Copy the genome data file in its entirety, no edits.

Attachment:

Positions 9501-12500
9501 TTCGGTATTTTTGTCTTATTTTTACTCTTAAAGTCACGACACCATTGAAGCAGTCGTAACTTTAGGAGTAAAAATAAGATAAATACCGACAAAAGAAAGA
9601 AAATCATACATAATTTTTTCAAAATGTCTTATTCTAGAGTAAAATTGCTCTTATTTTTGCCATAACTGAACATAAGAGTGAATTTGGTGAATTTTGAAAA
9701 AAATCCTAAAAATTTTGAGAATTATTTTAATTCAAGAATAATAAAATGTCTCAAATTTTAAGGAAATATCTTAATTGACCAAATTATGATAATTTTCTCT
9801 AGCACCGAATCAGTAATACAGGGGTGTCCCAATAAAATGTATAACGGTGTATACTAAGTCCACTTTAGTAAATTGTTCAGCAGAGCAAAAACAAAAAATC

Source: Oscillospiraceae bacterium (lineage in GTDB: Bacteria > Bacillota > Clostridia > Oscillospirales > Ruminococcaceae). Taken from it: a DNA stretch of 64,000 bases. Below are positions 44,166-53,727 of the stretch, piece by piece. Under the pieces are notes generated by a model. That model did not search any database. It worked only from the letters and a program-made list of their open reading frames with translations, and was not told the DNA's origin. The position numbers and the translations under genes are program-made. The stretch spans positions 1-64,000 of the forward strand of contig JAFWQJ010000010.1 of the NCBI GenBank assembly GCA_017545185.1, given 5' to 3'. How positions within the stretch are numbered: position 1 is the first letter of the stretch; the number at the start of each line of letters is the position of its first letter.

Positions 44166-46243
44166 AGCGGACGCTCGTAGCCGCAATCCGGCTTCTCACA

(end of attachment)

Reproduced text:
Positions 9501-12500
9501 TTCGGTATTTTTGTCTTATTTTTACTCTTAAAGTCACGACACCATTGAAGCAGTCGTAACTTTAGGAGTAAAAATAAGATAAATACCGACAAAAGAAAGA
9601 AAATCATACATAATTTTTTCAAAATGTCTTATTCTAGAGTAAAATTGCTCTTATTTTTGCCATAACTGAACATAAGAGTGAATTTGGTGAATTTTGAAAA
9701 AAATCCTAAAAATTTTGAGAATTATTTTAATTCAAGAATAATAAAATGTCTCAAATTTTAAGGAAATATCTTAATTGACCAAATTATGATAATTTTCTCT
9801 AGCACCGAATCAGTAATACAGGGGTGTCCCAATAAAATGTATAACGGTGTATACTAAGTCCACTTTAGTAAATTGTTCAGCAGAGCAAAAACAAAAAATC

Source: Oscillospiraceae bacterium (lineage in GTDB: Bacteria > Bacillota > Clostridia > Oscillospirales > Ruminococcaceae). Taken from it: a DNA stretch of 64,000 bases. Below are positions 44,166-53,727 of the stretch, piece by piece. Under the pieces are notes generated by a model. That model did not search any database. It worked only from the letters and a program-made list of their open reading frames with translations, and was not told the DNA's origin. The position numbers and the translations under genes are program-made. The stretch spans positions 1-64,000 of the forward strand of contig JAFWQJ010000010.1 of the NCBI GenBank assembly GCA_017545185.1, given 5' to 3'. How positions within the stretch are numbered: position 1 is the first letter of the stretch; the number at the start of each line of letters is the position of its first letter.

Positions 44166-46243
44166 AGCGGACGCTCGTAGCCGCAATCCGGCTTCTCACA